That is so fun. I love to read your blogs. Just so you know my dad always packed his own lunch. I pack Ross' just because I know he doesn't have the time and I dont want him dropping five dollars a night at Wendy's. That's just me being cheap. I also loved how you mentioned sharing the chores. I was just talking about how you helped in the building of your shed. I can still remember you pushing that lawn mower too. You are definetly a strong women. By the way saw that your house is occupied now. What a blessing!!!

Amanda B. said...

No worries Katie.... I never pack Aaron's lunch. He gets up and is gone before I roll out of bed. Like Kelly, if there are left overs after dinner, I may put some in a separate container for him while cleaning up dinner, but that is really just cleaning up from dinner- not so much to pack his lunch- just saving a step. He doesn't mind getting up and packing his own lunch. Why should I get up just to do that? He is perfectly capable, like you say.

I believe that male and female rolls are, generally, whatever makes the home run smoothly for the couple. I do most of the housework, not because it is "womans work", but, like you- I am the one home to do it. Right now, that is my job and his job is to go to work. If I was working, you can guarentee house work would be split equally. I would be willing to mow and such, but he enjoys doing it, and I don't, so he does it. He does help with dishes and stuff as needed. Basically, my point it, men and women should just do what needs done in whatever way works best for them.

Crystal said...

Just to jump back in so people don't think that I don't do anything. I really don't mind cleaning or cooking, staying home with the kids and that stuff. It is just the lunches!! I don't know why, but it just rubs me the wrong way. But as Zac told me tonight, maybe I just need to learn from the rest of ya'll. Who knows, it could just be a pride issue. That is one of my downfalls.

Pedersens said...

I rarely make my husbands lunch just because we both work and go to school so we are on the same schedule. We make our own lunches and help each other out with laundry, dishes, yard work etc... I just think it is like that right now because we aren't settled yet. We have no kids and we are both on the same schedule- things will probably change in a few years.
Great topic!

Shalece said...

Wow what a response you have gotten! I have mixed feelings about this all. My mom has always waited on my dad, especially when it comes to food, dinners etc. I have tended to be a bit like that because that's what I saw growing up. But then again I remember my sister saying 'I will never wait on my husband like that, it's ridiculous!' So I guess it comes down to individuals and couple's personalities. Craig works his buns off everyday working. I work hard at home with the kids. When he's out in the day and won't be in the office, and he reminds me, I make him a lunch. (I must admit it's a tough one for me to remember to do). I do a lot of the house work, but he helps a ton. And lately he does the laundry more than I do. And he mostly cleans the shower..two things I hate to do.. :) Again, I think it all depends on the couples and what works for them!

SHIRLEY'S said...

You have really gotten some comments... I have mixed feelings but nothing that Im totally against. Im home because thats what i want to do, and matts at work because thats what he wants to do. I really dont think I have ever made his lunch, but Im sure I would if he asked.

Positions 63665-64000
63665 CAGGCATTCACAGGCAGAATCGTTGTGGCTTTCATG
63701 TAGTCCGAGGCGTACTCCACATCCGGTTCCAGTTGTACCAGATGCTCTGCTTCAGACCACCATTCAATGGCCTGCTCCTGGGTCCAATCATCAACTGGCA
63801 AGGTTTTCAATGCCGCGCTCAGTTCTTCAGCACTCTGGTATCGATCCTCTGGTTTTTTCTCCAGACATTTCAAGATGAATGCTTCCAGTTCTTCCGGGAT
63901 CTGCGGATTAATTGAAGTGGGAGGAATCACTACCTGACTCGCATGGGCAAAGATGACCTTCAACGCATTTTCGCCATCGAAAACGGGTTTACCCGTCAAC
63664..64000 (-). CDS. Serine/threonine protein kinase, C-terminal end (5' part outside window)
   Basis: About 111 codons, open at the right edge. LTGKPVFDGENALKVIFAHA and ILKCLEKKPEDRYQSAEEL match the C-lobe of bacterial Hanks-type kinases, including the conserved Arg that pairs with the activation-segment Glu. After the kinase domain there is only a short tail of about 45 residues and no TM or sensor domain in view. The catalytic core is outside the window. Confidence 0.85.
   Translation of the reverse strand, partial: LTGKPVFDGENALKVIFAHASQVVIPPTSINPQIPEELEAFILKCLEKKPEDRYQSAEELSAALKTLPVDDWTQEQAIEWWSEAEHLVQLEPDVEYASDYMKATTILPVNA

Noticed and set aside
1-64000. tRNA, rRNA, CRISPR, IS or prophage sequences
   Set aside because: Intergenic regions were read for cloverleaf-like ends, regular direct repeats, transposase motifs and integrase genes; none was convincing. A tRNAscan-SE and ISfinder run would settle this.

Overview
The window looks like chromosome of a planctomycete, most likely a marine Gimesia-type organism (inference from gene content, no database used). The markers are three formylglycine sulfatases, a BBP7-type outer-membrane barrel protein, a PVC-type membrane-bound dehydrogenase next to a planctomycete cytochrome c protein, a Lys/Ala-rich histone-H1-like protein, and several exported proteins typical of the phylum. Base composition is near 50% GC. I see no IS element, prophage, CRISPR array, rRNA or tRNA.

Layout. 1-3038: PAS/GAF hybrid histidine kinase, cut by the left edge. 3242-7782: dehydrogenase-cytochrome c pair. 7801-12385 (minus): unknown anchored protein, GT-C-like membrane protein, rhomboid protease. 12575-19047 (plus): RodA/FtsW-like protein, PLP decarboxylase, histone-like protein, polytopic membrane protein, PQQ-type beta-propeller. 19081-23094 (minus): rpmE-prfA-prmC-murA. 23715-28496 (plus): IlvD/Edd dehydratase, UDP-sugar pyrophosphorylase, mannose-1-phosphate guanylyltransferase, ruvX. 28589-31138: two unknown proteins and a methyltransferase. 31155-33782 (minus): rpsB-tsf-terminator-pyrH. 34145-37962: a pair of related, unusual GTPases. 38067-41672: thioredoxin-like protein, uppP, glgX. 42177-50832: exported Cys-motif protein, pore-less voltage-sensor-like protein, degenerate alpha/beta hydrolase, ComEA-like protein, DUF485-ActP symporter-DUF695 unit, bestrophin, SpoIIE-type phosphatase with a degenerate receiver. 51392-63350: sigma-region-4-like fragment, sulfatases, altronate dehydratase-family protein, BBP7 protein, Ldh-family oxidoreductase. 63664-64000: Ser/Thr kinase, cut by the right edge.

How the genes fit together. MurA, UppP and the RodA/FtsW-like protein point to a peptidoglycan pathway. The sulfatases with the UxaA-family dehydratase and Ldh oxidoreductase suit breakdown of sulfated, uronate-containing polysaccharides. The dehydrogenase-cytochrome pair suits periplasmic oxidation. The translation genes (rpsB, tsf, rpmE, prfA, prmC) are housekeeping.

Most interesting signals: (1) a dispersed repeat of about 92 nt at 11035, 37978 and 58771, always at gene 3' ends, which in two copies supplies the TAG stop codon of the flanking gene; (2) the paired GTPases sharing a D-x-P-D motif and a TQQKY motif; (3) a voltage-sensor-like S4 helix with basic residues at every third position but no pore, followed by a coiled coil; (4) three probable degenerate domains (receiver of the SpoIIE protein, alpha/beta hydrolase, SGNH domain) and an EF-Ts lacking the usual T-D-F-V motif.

It was fun to read all your responses. GREAT TOPIC!

Bandanamom said...

I'm totally butting in here and though I know your aunt, you don't know me from Adam (I know your grandma joan too).

I too have many feminist leanings. Yet I have always been the stay at home mom with the kids and let my husband fall into the traditional male role of the off working and taking care of the outdoor chores while I did the indoor.

Now in our early 40s we have a lawn guy, handy man and mechanic who take care of all the outdoor and I have a maid who comes once a week. But a once a week maid doesn't take away the fact that the dishes, beds, etc. have to be done every day. And here's where I think I made a big mistake and some of these other girls with 'traditional' thinking may have made a big mistake as well. Even though I now am back going to school part time, and even though I actually work several hours each day from home on a little business I run on the side (my children are all in school, the oldest about to go off to college so I am available to them once school is out) - I am still the one 100% in charge of feeding everyone and doing all the household chores.

My husband works hard and I appreciate it. But I have to say that sometimes I really do resent the fact that he is the one with the most free time once he gets hom from work. He has the time to explore his hobbies and interests, and I am still the taxi for my children, getting meals fixed, etc.

So I think you're really on the right track Katie and that you'll have less regrets when you get older as a result.

Cynthia said...

I have never packed Dave's lunch, probably because early in our marriage he worked construction at 4:30a.m. and I was sleep deprived with babies. But I do get up to take care of our irrigation when it comes into our neighborhood at 3:30 am.
It's funny how we fall into certain roles and performing tasks often without ever conversing about them.
Here is an issue I have often heard from my girlfriends - Why does my husband need applause and a certificate of recognition when he does a load of laundry or some other daily task that is not normally on his schedule? Now, we BOTH work hard around here every single day of our lives, but come on . . . we've done that same task hundreds of times without applause. hmmm. . . .
(wait, . . . did I say 'we'? That situation is purely hypothetical. It never happens in our house. ha ha)